That’s our biggest business challenge right now; it’s really optimizing conversion. We actually just went through a new site redesign. Our site used to be set up by brands under the Natori umbrella and now we just switched to categories. That’s made a huge shift, and we’ve been seeing our conversation rate go up. Now that we have all this creative and are spending a lot more on our advertising, we’re thinking: how do we convert that traffic, what is that traffic, and who is she?
She may be a customer buying a $78 bra or she made be looking for ready-to-wear. Once they come to the site, we really don’t know if they leave, meaning we can’t continue that conversation.
That’s where Wunderkind partnership has been instrumental in taking business to the next level. With Wunderkind, we’re able to capture and identity anonymous traffic and continue the conversation. We’re able to capture emails by serving a display where customers actually opt-in with their email to learn more and, from that, we’re able to continue the conversation, serve them triggered emails, talk about what they’re looking at, see if they want to learn more about the product or brand or serve branded content that brings inspiration.
Wunderkind, for those who might not know what we do, has been around for 7 years. When we first started we got really good at capturing emails through onsite experiences–campaigns, overlays, etc. More recently, with our identification technology, we’ve been able to actually open up our brands’ conversion funnels to identity that anonymous traffic. So what that means, like Heidi was saying, is that when a visitor abandons the page, we’ve already identified them down to an email and are able to drive them back to the site and optimize those conversions.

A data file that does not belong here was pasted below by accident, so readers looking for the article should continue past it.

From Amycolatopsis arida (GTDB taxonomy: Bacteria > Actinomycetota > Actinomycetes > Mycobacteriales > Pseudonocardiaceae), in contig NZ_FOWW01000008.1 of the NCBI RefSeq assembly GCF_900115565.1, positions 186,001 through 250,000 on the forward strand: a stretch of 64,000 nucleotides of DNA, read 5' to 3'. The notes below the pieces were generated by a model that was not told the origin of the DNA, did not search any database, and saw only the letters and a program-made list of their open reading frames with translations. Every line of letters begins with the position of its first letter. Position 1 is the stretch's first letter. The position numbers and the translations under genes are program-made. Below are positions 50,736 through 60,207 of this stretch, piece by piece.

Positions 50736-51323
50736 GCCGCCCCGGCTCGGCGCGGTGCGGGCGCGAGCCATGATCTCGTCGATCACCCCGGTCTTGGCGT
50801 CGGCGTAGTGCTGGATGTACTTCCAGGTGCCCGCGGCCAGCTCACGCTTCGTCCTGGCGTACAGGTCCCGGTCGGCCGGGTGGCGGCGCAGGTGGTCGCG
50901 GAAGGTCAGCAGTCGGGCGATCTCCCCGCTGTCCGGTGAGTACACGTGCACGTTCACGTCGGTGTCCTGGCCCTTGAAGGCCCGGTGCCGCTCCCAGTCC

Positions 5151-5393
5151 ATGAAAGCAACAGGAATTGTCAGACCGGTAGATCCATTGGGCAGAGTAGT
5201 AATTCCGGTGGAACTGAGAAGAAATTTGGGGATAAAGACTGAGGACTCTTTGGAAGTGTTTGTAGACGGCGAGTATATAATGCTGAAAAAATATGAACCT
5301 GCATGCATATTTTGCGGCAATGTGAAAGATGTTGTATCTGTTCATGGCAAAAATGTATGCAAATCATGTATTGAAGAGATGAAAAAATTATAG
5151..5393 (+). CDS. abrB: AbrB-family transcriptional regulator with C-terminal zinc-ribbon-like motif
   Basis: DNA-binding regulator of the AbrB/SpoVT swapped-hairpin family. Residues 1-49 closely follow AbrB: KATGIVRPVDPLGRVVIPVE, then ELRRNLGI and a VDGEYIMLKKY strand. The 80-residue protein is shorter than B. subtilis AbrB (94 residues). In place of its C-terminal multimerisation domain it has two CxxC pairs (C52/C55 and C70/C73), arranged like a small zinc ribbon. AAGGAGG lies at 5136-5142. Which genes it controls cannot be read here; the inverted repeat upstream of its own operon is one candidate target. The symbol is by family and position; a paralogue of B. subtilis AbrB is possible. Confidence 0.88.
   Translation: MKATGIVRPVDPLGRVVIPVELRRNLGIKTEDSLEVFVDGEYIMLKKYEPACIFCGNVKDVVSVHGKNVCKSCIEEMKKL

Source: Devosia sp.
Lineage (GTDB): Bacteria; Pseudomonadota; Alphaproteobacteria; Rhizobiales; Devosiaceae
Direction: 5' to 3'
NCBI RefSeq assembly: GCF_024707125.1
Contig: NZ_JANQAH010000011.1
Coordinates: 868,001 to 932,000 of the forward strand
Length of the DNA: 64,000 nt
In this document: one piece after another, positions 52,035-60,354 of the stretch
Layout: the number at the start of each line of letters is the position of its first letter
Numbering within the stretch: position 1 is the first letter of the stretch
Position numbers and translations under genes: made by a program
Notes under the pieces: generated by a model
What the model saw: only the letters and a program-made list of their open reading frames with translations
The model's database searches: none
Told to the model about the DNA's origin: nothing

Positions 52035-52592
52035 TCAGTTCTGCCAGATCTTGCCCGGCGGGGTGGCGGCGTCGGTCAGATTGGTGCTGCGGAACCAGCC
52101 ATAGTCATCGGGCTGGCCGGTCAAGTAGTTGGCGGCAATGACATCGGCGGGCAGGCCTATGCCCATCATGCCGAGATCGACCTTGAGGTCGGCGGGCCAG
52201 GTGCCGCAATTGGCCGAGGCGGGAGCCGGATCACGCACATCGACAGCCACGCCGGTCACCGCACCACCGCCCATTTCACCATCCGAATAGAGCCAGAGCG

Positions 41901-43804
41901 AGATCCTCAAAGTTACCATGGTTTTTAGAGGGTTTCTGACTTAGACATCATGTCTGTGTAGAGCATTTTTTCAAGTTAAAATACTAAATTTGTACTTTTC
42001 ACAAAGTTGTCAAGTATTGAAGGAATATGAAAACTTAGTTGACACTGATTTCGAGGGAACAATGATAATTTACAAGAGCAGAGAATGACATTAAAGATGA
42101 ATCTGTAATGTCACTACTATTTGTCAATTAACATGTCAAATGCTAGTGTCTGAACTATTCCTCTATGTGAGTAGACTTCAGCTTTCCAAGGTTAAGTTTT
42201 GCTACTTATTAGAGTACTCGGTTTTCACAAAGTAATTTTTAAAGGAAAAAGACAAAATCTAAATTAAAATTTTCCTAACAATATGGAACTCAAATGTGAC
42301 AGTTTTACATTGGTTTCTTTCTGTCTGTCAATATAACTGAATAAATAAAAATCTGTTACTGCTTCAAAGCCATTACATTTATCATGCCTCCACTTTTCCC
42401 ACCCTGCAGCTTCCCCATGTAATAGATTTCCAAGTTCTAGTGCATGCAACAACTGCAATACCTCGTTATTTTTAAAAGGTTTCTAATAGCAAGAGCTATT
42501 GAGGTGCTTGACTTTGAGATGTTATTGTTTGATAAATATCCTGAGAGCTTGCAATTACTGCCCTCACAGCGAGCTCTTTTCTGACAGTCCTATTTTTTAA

It’s really helped us amortize our spend. We spend a lot to get traffic to the site. I think it’s just the nature of a brand site. And Wunderkind really helps us continue the conversation and drive the marketing in a more sophisticated way.
So, it sounds like Natori has really taken advantage of digital. You, yourself, have seen digital transformation at many different brands and at different stages of your career. What’s one thing you would leave us with today – one piece of advice?
As a digital marketer, you’re always looking at the numbers; you’re looking for support. You can’t do it alone. Look for really good tech partners. Look for people who are aligned with your business objectives. If you know that conversion rate or whatever it happens to be is your goal, find the right tech. Hopefully that tech is innovative and really will help you push your brand forward.